Has the foreign influx helped in anyway?

Recently Fifa president, Sepp Blatter said that England will stay in the shadow of Europe’s elite until the influx of foreign players to the Barclays Premier League is brought under control.
Daniel R. Kasule
Daniel R. Kasule

Recently Fifa president, Sepp Blatter said that England will stay in the shadow of Europe’s elite until the influx of foreign players to the Barclays Premier League is brought under control.

According to British media, Blatter is impressed with how the Premier League has been marketed and sold around the world, he is adamant the national team will fail to develop if club managers keep looking abroad for players.

Blatter believes England are significantly in the shadow of Spain, Italy and Germany.

‘I don’t think the Premier League is too global (but) you have too many foreigners and not (enough) English players, so your national team is not yet at the level of these national teams.

‘If you look to Spain, Italy and Germany, you realise 80 per cent or even more of the players of the national team play in their own league.’

The winds of change should blow through youth football in Rwanda and, it should point the game’s development heads in a new direction with kids at the helm.

Following repeated failures by the national football team in major championships and the inevitable calls for action that follow, the local football federation should review its development plans with positive recommendations that should have implications for the game from top to bottom but central to the proposals should be changes to youth football at grassroots level.

The proposals should put in mind the people involved the kids and the youth who play the game.

Youth clubs, grassroots coaches and youth leagues should be encouraged.

All of this should aim to make football fun and enjoyable for kids, particularly at the youngest ages, to aid the development process and reduce the chances of kids dropping out of the game.

The federation should help clubs link-up with local schools in order to help young players get the best out of their football education as well as the academic side.

Professionalise the league

In the 80s and the best part of the 1990s, Uganda’s national football league, the Super League was where every footballer wanted to show his skills before finally heading off to places like Oman and Asia for a hefty retirement package.

Uganda’s clubs; Sc Villa, KCC and Express were competing on the continent with fair success. Villa reached two successive continental finals in 1991 and 1992.

Several former players made their mark in the then popular Super league; James Kayimba, Manfred Kizito and Said Abedi Makasi first made their names in the Ugandan league.

Abedi featured for the Ugandan big three (Sc Villa, KCC and Express) before his Rayon Sport stop-over as he was heading to Europe.

Other regional teams like Kenya Breweries (Tusker), AFC Leopards, Gor Mahia (Africa Winners Cup champions-1987), Simba and Young Africans (Yanga) completed the big ones’ list in East Africa.

However, all that changed mainly due to the advent of digital television that brought with it the Premiership craze.

One of the reasons that the regional football leagues have fallen on hard times is the crowd violence that has turned away numerous fans from the stadiums.

The region has seen a massive drop in attendances with only as few as 100 fans even less attending matches in the 30,000-seater national stadiums across the East African region.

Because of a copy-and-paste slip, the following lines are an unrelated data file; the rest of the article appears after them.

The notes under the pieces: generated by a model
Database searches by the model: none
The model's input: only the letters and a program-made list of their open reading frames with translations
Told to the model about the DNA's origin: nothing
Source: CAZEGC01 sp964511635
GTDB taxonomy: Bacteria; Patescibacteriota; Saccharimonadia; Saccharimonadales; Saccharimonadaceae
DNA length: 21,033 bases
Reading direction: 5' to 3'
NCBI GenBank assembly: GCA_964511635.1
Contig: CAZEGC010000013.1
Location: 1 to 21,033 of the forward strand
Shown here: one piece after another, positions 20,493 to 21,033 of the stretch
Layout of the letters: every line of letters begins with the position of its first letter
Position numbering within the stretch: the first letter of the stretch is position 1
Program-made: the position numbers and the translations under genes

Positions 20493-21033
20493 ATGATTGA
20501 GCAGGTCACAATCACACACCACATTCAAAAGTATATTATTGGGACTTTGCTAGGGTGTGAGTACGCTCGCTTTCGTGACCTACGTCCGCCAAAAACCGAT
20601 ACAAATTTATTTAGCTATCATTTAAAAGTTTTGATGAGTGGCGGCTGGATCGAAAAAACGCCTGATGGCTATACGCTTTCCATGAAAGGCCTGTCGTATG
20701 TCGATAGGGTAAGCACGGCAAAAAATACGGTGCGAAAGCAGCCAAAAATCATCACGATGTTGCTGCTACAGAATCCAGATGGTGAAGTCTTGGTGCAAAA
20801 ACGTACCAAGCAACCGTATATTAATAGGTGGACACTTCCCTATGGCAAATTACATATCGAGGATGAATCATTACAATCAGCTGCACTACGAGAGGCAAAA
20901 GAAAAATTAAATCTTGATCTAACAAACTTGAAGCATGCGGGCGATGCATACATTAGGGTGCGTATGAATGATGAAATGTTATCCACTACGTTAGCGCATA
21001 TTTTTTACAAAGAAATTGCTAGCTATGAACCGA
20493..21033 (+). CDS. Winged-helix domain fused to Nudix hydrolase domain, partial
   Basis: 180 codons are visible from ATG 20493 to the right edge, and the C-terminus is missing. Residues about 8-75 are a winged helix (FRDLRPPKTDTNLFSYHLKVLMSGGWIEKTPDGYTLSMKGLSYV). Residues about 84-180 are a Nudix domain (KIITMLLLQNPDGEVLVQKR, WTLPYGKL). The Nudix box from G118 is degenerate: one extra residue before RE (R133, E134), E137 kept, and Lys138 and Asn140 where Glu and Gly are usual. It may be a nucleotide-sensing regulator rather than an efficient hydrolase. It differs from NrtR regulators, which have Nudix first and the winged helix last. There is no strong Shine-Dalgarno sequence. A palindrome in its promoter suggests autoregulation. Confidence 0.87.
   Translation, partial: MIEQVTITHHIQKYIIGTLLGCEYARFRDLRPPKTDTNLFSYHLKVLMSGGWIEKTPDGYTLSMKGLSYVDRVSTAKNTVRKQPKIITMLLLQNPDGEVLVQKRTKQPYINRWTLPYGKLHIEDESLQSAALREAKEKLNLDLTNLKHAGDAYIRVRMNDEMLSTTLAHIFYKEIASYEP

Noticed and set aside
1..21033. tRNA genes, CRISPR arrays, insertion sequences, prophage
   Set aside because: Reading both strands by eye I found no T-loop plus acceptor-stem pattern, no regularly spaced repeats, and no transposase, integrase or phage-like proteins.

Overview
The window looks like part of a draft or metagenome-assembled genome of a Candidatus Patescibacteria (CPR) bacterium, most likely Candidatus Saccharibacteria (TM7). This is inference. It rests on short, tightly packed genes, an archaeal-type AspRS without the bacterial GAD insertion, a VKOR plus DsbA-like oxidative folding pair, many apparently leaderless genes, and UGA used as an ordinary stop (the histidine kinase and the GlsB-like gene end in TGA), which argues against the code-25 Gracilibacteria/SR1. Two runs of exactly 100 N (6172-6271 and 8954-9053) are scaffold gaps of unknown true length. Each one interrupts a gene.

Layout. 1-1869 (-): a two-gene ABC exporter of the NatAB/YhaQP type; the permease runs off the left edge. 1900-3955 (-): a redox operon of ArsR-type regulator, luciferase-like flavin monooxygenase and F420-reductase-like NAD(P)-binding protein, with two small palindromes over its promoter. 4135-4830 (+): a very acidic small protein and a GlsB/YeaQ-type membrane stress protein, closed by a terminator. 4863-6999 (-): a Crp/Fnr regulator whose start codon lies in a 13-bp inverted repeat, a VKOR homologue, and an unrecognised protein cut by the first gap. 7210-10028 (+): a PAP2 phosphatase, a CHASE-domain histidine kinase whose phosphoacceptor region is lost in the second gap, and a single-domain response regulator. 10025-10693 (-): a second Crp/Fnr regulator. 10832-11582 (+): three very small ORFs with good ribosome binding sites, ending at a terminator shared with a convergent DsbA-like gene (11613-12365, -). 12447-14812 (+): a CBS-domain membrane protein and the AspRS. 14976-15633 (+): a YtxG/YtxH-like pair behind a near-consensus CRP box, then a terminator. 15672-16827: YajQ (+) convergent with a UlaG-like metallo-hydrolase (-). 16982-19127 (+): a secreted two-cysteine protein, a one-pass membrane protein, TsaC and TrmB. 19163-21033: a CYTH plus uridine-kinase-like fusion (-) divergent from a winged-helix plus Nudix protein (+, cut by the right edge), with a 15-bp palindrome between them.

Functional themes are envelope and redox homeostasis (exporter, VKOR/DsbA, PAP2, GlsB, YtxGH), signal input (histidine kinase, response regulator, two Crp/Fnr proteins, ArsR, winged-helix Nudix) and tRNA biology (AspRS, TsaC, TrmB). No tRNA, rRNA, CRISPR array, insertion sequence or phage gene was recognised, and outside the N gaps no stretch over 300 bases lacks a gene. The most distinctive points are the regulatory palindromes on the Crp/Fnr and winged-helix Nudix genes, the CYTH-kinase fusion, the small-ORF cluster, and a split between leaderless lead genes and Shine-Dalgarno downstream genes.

One main factor to blame is the growing popularity of foreign leagues relayed via satellite. The popularity of the English premiership, French, Italian and Spanish leagues has affected the interest in local football and is likely to bury the game of football.

However, Rwanda’s football seems to be sailing astray of some of the troubles that have faced its neighbours.

Though there is the English league storm that has covered the whole country, Rwandans should take pride in the fact that national football league is still a hot topic on the streets across the country.

Teams still have fans following them for their up country engagements and though attendance figures show a different picture for the so called small clubs there is hope for the big ones.

When Rayon takes on APR, the match can be the talk of town for weeks.

The attendance in such games can’t be disappointing. Amahoro can fill to its capacity which isn’t the case in other regional countries save for Tanzania when Yanga takes on Simba.

The national league has in the past attracted some of the region’s best players and coaches.

David Otti, Sam Ssimbwa, Jackson Mayanja, and Abu Koroma have all coached local clubs.

The league has attracted budding regional talent; national teams’ players like Titus Malama, Hassan Mubiru, Phillip Ssozi and many others who have all traded their skills in the Rwandan football league, mainly with APR.

Being able to attract regional stars weighs tones

Leave alone attracting players in their twilight like Ibrahim Kongo who featured for Kibuye recently, the league has continued to appeal to regional stars; Abubaker Tabula, Vincent Kayizi, Alimansi Kadogo, Shaka Okello and Johnson Bagoole among others have all featured in the local league.

To maintain this appeal the local football’s governing body Ferwafa should professionalise the league in order for all stakeholders to cash in on the benefits.

Creating a company to run the league should be looked into.

The running of the national league should be separated from other factions of the larger than life clones at the Fifa backed national football federation.

Ferwafa should use their good reputation in Fifa to brand the league in order to have a regional appeal.

This will help the local league to draw sponsors, attract more crowds and improve competition among the clubs.

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